SARASOTA, Fla. (WWSB)--The alt-right group "Proud Boys" boasts more than 12,500 likes on Facebook and is growing in influence, even appearing at a protest in Sarasota.
On May 1, a protest and counter-protest took place in downtown Sarasota over whether or not the city should become a sanctuary for undocumented immigrants.
The protests became heated, so much so that Juliana Musheyev, of a progressive group called Answer Suncoast, felt threatened by a counter protester that she says "invaded her personal space."
"My heart sped up, you know? This man is next to me, he seems ind of provocative and I walk away. I don't react, I just walk away and he follows right after me. It was getting to the point where it could've become a physical altercation," Musheyev said.
Before it could though--friends of Musheyev intervened.
"It's could've gone badly, but it didn't--and I'm glad," Musheyev said.
Musheyev says the man was a member of Proud Boys. The group was formed in 2016 by co-founder of Vice magazine turned Fox News contributor Gavin McInnes.
The Proud Boys Facebook page describes the group as a "pro-western fraternal organization" in favor of "minimal government, maximum freedom, anti-political correctness, anti-racial guilt, venerating housewives and reinstating a spirit of western chauvinism during an age of globalism and multiculturalism."
We spoke to Pawl Bazile, production director at Proud Boy Magazine, about the group's purpose.
"It's about reclaiming an understanding that American culture and western culture is unique," Bazile said.
However, some say it's a front for a white supremacist agenda. Bazile refutes the claim.
"We have no interest in hate groups, we have no interest in fascism, we have no interest in nazism or racism."
The group made headlines in a clash with far-left protesters known as Antifa at Berkeley College. The clash included reports of rock-throwing protesters who interfered with a scheduled appearance by former senior editor of Breitbart News Milo Yiannopoulos
The protests quickly escalated, turning violent. By day's end there were multiple arrests, nearly a dozen people injured and seven hospitalized according to police.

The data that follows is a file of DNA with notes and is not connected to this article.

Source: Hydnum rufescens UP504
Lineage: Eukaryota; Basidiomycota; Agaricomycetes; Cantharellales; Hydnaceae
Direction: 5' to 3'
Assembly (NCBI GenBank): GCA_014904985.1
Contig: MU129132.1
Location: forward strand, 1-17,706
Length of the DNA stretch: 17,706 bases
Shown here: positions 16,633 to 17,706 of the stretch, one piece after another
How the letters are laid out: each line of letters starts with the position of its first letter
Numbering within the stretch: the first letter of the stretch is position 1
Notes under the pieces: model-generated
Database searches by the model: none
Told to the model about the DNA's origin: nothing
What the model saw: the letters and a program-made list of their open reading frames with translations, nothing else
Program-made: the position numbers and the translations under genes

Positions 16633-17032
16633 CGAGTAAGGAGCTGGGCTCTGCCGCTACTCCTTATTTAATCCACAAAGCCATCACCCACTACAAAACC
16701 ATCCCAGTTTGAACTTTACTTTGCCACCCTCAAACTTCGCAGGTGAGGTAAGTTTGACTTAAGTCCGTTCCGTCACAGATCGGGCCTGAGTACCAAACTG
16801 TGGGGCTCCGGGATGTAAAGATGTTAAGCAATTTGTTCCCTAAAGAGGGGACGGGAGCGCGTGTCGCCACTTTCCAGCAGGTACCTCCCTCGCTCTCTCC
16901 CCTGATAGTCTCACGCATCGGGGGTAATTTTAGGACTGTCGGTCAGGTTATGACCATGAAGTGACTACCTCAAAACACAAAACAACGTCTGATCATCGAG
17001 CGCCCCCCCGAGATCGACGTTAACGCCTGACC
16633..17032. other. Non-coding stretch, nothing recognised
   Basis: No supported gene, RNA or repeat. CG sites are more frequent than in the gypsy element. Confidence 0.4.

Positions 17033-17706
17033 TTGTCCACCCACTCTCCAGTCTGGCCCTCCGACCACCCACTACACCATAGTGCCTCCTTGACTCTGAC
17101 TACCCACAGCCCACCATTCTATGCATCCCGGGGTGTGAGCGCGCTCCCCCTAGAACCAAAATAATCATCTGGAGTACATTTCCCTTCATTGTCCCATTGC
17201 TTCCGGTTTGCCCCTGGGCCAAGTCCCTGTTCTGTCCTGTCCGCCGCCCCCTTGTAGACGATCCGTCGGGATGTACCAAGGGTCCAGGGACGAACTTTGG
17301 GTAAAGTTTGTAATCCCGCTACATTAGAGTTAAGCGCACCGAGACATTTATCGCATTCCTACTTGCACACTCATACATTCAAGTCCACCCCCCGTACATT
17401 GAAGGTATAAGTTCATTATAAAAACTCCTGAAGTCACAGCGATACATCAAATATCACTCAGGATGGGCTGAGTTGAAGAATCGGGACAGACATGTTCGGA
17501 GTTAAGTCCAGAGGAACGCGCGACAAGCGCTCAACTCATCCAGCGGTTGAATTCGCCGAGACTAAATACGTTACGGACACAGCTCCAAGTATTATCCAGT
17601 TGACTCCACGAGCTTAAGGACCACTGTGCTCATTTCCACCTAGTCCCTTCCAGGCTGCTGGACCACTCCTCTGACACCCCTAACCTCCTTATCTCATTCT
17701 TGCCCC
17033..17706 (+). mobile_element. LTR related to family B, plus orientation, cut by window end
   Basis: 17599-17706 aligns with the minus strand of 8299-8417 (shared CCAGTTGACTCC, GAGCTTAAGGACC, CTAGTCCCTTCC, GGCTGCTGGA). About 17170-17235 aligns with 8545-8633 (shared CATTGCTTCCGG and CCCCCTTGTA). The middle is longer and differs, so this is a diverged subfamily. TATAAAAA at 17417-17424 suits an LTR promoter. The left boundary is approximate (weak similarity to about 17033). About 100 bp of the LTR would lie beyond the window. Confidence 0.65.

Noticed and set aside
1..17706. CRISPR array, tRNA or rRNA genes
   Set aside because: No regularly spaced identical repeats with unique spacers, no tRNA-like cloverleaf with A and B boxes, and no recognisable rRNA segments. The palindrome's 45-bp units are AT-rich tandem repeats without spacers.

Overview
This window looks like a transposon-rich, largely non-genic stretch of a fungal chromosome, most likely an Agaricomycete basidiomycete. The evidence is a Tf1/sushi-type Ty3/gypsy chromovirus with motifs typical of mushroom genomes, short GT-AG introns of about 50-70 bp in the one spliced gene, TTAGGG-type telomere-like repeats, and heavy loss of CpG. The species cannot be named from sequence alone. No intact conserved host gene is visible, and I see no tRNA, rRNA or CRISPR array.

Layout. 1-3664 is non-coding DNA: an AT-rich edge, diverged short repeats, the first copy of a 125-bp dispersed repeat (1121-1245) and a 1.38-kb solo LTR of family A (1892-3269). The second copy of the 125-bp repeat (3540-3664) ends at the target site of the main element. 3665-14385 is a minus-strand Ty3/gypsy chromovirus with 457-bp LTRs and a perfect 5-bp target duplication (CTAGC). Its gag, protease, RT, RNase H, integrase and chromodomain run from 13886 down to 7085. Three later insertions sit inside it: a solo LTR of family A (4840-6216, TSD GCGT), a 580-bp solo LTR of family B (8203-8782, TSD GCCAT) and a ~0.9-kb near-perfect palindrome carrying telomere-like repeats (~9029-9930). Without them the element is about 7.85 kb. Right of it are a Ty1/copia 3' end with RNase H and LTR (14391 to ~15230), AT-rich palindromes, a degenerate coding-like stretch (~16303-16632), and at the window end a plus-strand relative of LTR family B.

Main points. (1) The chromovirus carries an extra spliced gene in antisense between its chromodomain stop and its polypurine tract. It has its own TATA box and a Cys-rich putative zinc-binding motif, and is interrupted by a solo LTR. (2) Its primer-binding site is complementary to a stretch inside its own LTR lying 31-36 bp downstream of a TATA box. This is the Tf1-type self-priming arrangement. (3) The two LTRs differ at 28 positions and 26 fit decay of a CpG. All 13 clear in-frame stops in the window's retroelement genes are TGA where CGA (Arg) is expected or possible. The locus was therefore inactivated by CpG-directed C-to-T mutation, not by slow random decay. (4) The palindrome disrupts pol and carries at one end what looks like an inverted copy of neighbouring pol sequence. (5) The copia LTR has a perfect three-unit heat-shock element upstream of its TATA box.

Since then, the Proud Boys has formed a "tactical" branch of the group called the Fraternal Order of Alt-Knights. The branch calls upon those that "possess the warrior spirit." Although Bazile insists it's solely for protection.
"This group is purely a defensive and protective group. Purely. It has nothing to do with attacking people and the only time they show up is when people are being attacked," Bazile said.
Investigative journalist for the Southern Poverty Law Center Ryan Lenz says determining who is behind the violence in those situations is hard to prove.
"This is a complicated question because the violence that those groups are associated with generally has been in moments of Antifa counter protests that turn violent."
The Southern Poverty Law Center has seen a resurgence in alt-right groups such as the Proud Boys since President Trump was elected--particularly among young people.
"While the ideas have a long history there is certainly a new energy among the youth in this country, among the college educated, among the college students," Lenz said.
Old ideas with new new energy.
"We do believe in free speech, except for hate speech," Musheyev said.
"If someone agrees or disagrees with me, that's the exact reason we ought to be talking," Bazile said.